Oak trees (Quercus spp.) take decades to mature. Depending on their own species, the trees are 20 to 30 years old when they create their initial acorns. Even then, acorn production isn’t constant from year to year. Factors such as freezing temperatures throughout blooming, excessive rain, windy conditions, drought and nutrition can affect acorn production. Larger canopied trees receiving more lighting create more acorns than smaller trees in shadier conditions. Most oaks are at their acorn production peak at 50 to 80 years of age. Subsequent to the oak attains 80, acorn production typically starts to decrease.
Oak trees are monoecious, meaning each tree produces female and male flowers. The male flowers, or catkins, have long, drooping stems with several blooms on each stem. Wind and insects carry the male flowers’ pollen to the female flowers on neighboring oak trees. The female flowers, which appear about one week after the male flowers, are at the upper canopy of every oak and are so small that a magnifying glass is needed to identify them. Acorns from the white oak group of trees mature at one growing season, but acorns from the red oak group require 2 growing seasons to mature and drop.
The pin oak (Quercus palustris) is a fast-growing red oak which starts to make its initial acorns after it’s 20 years of age. A span of just one or two years is involving important acorn crops after the tree matures. The almost-round acorns are usually 1/2 inch long, and each includes a shallow cap that features tight scales. Begin looking for pin oak acorns after the third week of August. The pin oak tree is hardy at U.S. Department of Agriculture plant hardiness zones 4 through 8.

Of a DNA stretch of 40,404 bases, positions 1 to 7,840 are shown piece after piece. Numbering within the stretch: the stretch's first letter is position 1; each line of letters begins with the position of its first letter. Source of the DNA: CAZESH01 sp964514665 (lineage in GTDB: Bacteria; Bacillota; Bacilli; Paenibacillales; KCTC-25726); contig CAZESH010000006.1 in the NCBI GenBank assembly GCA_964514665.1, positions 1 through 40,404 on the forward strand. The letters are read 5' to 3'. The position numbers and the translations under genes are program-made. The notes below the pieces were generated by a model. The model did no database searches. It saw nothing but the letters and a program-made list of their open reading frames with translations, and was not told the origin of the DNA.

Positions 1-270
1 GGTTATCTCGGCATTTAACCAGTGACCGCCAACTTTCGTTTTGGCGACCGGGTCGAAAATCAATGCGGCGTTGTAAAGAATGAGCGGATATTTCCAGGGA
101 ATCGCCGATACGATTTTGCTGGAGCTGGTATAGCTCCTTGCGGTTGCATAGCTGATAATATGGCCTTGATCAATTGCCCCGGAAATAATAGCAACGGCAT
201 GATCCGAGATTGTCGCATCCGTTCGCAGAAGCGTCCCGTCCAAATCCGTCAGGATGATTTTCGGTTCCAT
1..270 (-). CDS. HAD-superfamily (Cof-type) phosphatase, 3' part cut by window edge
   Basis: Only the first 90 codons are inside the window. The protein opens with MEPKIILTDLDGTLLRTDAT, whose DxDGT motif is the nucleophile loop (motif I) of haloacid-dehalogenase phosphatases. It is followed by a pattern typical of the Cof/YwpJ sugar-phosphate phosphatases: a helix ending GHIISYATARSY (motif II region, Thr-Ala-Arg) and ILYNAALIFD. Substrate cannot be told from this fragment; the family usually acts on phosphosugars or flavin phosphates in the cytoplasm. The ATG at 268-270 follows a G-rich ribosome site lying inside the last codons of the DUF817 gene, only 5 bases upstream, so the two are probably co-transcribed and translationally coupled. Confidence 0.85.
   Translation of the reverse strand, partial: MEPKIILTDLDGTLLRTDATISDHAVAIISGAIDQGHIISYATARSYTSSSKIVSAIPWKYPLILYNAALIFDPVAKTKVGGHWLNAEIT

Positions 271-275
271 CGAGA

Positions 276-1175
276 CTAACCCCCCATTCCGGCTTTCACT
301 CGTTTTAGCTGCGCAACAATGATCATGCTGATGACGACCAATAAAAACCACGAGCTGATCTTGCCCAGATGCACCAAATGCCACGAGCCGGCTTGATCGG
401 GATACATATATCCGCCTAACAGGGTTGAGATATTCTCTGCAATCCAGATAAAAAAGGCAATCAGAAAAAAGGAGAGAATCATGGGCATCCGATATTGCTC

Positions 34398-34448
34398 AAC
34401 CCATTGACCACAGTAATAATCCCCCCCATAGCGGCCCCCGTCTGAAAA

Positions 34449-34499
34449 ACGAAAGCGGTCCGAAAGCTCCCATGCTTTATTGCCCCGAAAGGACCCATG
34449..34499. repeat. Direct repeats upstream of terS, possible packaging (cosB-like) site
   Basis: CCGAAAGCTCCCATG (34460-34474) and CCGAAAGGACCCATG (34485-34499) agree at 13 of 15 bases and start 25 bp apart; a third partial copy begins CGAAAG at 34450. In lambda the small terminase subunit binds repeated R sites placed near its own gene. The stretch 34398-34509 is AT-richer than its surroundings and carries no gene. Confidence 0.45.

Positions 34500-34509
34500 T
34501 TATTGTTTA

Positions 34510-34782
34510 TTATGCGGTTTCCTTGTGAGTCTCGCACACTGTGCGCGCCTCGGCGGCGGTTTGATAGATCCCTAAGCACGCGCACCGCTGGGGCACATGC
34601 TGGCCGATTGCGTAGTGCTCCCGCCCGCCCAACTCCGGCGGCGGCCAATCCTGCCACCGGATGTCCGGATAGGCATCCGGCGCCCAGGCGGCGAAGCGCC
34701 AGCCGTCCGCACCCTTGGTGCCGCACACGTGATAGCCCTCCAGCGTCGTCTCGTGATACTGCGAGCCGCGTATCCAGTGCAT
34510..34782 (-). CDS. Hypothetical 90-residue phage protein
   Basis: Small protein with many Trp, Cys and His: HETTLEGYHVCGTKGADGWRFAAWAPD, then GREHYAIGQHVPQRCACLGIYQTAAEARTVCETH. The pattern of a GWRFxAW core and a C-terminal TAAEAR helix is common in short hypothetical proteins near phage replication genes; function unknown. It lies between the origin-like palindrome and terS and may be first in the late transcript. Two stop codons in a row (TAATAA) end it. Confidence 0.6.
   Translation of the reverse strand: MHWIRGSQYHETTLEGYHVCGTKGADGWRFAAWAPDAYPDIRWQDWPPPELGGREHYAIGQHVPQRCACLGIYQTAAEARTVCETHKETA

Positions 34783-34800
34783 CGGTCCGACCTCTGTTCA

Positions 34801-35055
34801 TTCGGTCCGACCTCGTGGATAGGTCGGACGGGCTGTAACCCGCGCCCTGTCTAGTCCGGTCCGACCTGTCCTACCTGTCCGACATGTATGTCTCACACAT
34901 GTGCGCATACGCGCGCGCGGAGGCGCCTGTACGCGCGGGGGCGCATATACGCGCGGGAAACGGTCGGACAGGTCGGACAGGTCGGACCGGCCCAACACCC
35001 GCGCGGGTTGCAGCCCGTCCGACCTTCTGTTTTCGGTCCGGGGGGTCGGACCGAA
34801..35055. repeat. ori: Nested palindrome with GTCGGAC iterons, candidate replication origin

The bur oak (Quercus macrocarpa) is a white oak which does not produce its initial acorns until it’s 35 years old. The length between a mature bur oak’s abundant acorn crops is three to four years. The tree produces large acorns, and every one includes a spiky cap which covers one-half of the acorn. Due to their size, bur oak acorns are a top food alternative for deer, turkeys and other forest animals. Bur oak tree is hardy in USDA zones 3 through 8.
The white oak tree (Quercus alba) produces its initial acorns after it’s 20 years of age but has its own peak production after 50 years of age. The span of time between its important acorn crops can be four to 10 years. The tree’s slender acorns are up to 1 inch long and have little caps. Falling to the ground in September and October, white oak acorns are an important food source for wildlife. White oak is hardy in USDA zones 3 through 9.